Creator: Jerome Robbins
Book: Arthur Laurents
Music: Leonard Bernstein
Lyrics: Stephen Sondheim
Director: Joey McKneely
Reviewer: Holly Spanner
Inspired by William Shakespeare’s play Romeo and Juliet and billed as the ‘Number 1 Greatest Musical of All Time’ by The Times in 2013, West Side Story is currently touring the UK. The show marked lyricist Stephen Sondheim’s Broadway debut when it premiered in 1957, and since then has won three Tony Awards (including Best Choreography), two Theatre World Awards, a Grammy (Best Musical Show Album for the 2009 Broadway revival) and a Drama Desk Award. When it was first staged, West Side Story broke the rules of happy colourful musicals, by introducing the uglier, harsher side to human nature, and the consequences of actions and social issues.
It is easy to draw comparisons between Romeo and Juliet with West Side Story, primarily from forbidden love which develops between rival families, or in this instance, gangs. The Sharks (Puerto Ricans) and the Jets (Americans) are rival gangs on the streets of New York, and a scourge of prejudice hangs in the air. Unable to co-exist, the two gangs must fight for their turf in an all-out rumble. amid the hate and violence, exists a love between the American Tony and the Puerto Rican girl Maria, but is it strong enough to bring the two gangs together and stop the fighting?
The choreography is as exhilarating as it is immense. The young cast display a great command of technique in an innovative balance of contemporary ballet and a tougher more aggressive street style. Latin dancing is woven into the Sharks routines; routines which have become iconic with the show and replicated even outside of musical theatre. Such a challenging rôle requires a strong and agile cast at the top of their game; which is exactly where they are.
Soprano Katie Hall (Phantom of the Opera, Les Misérables) plays Maria with both the innocence of a child and the longing of a teen, with rich warm tones in her voice and a vibrato to die for. No stranger to the grief stricken rôle, her final scene with Tony is one of the most moving and heart-breaking in musical theatre. Baritone Louis Maskell (The Fix, Iolanthe) is stoic and commanding as Tony, who adopts the perfect balance of excited restraint during ‘Something’s Coming’, but there’s no hiding his powerful vocals which are utilised with such apparent ease he appears under no more strain than if he were holding polite conversation. As a couple, their chemistry is intense and palpable from the first meeting, making you believe in the magic of love at first sight. Neither character takes part in the big dance numbers, instead having a subtler more romantic form of movement.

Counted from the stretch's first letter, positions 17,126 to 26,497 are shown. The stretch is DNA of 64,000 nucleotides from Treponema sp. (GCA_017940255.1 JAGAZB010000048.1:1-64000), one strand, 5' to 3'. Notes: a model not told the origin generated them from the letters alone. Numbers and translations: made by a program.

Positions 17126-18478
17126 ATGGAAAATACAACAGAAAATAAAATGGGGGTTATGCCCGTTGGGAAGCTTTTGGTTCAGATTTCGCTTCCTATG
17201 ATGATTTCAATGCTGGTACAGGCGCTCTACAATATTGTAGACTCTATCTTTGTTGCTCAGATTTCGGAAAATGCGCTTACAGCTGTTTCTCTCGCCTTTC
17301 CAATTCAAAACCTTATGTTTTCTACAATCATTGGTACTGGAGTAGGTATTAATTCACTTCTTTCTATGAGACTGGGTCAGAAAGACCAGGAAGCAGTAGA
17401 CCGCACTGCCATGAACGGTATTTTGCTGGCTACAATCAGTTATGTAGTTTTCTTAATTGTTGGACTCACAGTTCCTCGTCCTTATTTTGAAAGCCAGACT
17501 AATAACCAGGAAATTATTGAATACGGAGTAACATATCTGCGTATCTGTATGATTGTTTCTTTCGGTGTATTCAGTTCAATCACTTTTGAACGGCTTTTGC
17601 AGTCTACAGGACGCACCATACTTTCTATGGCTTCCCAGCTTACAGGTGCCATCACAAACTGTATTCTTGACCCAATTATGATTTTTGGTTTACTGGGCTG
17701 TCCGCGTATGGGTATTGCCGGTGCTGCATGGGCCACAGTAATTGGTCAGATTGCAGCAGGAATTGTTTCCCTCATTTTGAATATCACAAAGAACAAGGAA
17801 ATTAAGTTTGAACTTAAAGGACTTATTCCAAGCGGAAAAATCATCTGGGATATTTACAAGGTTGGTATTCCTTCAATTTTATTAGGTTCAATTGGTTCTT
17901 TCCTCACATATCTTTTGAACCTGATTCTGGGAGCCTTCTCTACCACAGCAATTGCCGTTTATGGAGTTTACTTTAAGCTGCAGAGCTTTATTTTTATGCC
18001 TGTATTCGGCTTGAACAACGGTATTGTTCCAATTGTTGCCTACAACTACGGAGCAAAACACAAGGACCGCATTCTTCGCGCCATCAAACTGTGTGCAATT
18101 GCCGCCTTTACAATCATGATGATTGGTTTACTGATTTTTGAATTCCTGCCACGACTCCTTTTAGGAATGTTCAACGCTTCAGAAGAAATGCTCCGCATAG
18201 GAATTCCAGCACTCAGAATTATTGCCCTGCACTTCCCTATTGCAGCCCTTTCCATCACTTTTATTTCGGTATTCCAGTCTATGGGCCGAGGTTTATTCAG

Comedy is littered throughout and ‘Gee, Officer Krupke’ is a firm favourite of the audience. The Jets (Jack Wilcox, Matthew Hawksley, Fraser Fraser, Bruce Aguilar Rohan, Samuel Salter, Scott Rayner and Matthew Croke) show off an impeccable slapstick comedy routine while the Shark girls (Sinead Kenny, Charlotte Baptie, Katie Singh, Challyce Brogdon and Nicola Coates) and Anita (Djalenga Scott) never miss a beat in the iconic ‘America’, effortlessly capturing thecontrast between romance and reality.
West Side Story is littered with themes of love, hate, racial prejudice, poverty, conflict, loyalty, dreams versus the reality, juvenile delinquency and the extent to which we go to make an impression on our friends or rivals. With music that will stay with you, choreography that will have you skipping on the way home, and a narrative to keep generations enthralled (as tried and tested), West Side Story is not to be missed. A thoroughly entertaining and exhilarating night out.
Runs until: 31st May 2014